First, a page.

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Declaring Emergencies in California: The Realities of ISO Operation

An independent system operator's view on the energy crisis and the realities of maintaining reliability.
Fortnightly Magazine - October 15 2001

2001. Page 10 lists the interruptible and firm load curtailments for the example dates.

Learning From The Crisis

There exists many complex and ever changing conditions on the supply, demand and the transportation system (transmission) that the system operators must consider in managing the electric grid in real-time. It is easy for many to "second guess" the operators' action. The operators are well trained to perform their duties under ever-stressful conditions. They must make real-time decisions in accordance with CAISO, regional and national reliability requirements in a very short amount of time with limited information. The California crisis has brought much needed publicity and attention to many important electric energy industry issues that have been ignored for decades. Furthermore, it is clear that many measures are needed to efficiently run the system and maintain reliability. Some of these measures are the articulation of a clearly defined role for the CAISO, increased regional coordination, enhanced internal coordination between the CAISO and Municipal districts, UDC's and generator owners, to name a few.

  1. Stage 3 Emergency Notice is declared by the ISO any time it is clear that an Operating Reserve shortfall (less than 1-1/2 percent) is unavoidable or when in real-time operations, the Operating Reserve is forecast to be less than 1-1/2 percent after dispatching all resources available.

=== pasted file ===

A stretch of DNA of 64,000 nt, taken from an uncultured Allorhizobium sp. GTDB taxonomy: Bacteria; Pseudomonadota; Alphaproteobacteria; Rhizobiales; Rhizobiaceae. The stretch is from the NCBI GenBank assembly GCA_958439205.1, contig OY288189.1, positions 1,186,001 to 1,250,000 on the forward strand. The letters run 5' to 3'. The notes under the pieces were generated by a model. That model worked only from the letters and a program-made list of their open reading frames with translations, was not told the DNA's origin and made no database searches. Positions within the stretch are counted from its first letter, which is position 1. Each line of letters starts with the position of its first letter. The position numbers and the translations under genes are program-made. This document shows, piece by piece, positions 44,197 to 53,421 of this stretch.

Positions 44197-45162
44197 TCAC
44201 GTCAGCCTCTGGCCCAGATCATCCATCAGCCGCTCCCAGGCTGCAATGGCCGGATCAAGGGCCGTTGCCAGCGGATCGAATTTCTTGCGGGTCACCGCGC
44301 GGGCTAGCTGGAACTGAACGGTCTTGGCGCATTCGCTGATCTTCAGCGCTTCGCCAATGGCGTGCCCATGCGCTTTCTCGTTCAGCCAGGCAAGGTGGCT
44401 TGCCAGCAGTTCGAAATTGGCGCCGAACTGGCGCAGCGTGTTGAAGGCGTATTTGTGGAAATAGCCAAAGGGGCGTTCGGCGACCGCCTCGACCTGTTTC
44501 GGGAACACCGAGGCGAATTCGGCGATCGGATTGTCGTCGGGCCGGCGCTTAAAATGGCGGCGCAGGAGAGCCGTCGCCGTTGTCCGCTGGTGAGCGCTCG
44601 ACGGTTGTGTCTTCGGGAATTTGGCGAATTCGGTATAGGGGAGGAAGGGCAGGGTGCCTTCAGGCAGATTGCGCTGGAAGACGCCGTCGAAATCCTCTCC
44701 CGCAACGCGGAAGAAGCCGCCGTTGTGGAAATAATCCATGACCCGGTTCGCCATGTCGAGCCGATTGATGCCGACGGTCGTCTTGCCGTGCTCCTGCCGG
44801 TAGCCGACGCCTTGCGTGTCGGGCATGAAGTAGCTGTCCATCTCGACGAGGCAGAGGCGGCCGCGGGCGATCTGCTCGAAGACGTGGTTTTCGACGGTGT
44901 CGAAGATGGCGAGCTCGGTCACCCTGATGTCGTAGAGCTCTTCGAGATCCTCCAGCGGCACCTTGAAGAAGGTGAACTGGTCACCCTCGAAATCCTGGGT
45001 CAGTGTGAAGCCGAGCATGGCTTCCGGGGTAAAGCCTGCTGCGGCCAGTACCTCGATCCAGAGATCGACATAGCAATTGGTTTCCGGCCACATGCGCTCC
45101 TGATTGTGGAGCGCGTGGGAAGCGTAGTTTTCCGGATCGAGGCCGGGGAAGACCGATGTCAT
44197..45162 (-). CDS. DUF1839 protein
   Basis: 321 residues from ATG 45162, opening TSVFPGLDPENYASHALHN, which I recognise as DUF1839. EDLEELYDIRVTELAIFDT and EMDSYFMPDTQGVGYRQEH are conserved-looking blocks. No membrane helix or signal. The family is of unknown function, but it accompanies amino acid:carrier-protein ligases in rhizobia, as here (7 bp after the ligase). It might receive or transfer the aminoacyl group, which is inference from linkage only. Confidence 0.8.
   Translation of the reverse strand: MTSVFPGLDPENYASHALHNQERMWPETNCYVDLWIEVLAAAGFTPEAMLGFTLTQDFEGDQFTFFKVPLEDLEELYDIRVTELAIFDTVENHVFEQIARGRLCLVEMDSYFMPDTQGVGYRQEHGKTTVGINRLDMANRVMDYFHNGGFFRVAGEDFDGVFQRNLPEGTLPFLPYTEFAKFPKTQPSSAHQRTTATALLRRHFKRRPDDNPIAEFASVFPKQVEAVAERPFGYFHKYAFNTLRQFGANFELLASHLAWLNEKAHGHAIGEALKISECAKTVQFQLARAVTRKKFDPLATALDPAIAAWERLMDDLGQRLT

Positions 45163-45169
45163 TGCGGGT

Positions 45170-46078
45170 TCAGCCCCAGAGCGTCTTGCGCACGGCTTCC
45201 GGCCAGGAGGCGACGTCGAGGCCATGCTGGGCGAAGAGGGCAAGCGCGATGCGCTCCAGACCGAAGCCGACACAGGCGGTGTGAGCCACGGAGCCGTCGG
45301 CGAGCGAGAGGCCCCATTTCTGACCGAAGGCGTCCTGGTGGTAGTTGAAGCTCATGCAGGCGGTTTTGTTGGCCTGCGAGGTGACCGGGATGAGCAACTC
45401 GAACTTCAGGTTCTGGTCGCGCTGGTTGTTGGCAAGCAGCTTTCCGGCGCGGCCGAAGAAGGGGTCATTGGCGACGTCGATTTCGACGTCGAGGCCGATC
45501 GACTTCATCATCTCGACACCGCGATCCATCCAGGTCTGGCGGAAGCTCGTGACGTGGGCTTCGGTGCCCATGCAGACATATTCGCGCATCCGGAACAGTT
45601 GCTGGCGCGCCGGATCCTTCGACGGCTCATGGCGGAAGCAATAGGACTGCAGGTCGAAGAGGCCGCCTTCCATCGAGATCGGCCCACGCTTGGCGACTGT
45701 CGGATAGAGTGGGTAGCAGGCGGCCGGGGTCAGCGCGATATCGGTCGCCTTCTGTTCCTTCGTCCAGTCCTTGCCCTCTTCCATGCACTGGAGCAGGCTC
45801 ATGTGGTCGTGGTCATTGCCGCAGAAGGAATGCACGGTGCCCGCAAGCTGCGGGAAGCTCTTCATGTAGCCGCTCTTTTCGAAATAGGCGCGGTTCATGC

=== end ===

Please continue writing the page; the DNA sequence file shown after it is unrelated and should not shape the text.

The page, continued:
2. The formal "ISO Alerts, Warnings, and Emergencies" procedures as well as related tariff and dispatch protocol sections are posted on its website at
  3. The CAISO control area geographically includes most, but not all of California. While the previous control areas of Pacific Gas and Electric, Southern California Edison, and San Diego Gas and Electric are part of the CAISO control area, municipal utilities such as the Los Angeles Department of Water and Power (LDWP), Imperial Irrigation District (IID) and others have their own control areas for which their generating resources in California are not included as CAISO internal resources.
  4. Even if qualifying resources (QFs) are running at full nameplate capacity, only a fraction of this capacity may be available to meet system loads. Only "surplus" output after that which is directly used to meet the owner/host's native load may be viewed as "available" to meet CAISO system loads. The CAISO is currently working with the utilities to determine the amount of native load associated with each QF to accurately assess the net generation capacity available from these resources to support the grid.
  5. The operations of Northern California QFs have been cycled off and on daily in accordance with the terms of their power purchase agreements. These QFs do not typically ramp to full output until noon each day or shortly thereafter. While not at full output, Path 15 mitigation is sub-optimal and overloads are more difficult to manage. If these Northern California QF resources were base loaded around the clock, QFs could assist in mitigating Path 15 overloads.
  6. The UDCs include Pacific Gas and Electric, Southern California Edison, and San Diego Gas and Electric.
  7. "Path 15 Reliability Upgrade Analysis", CAISO Operations, Page 1.
  8. While emission-limited facilities have contributed to unplanned outages recently, cooperative measures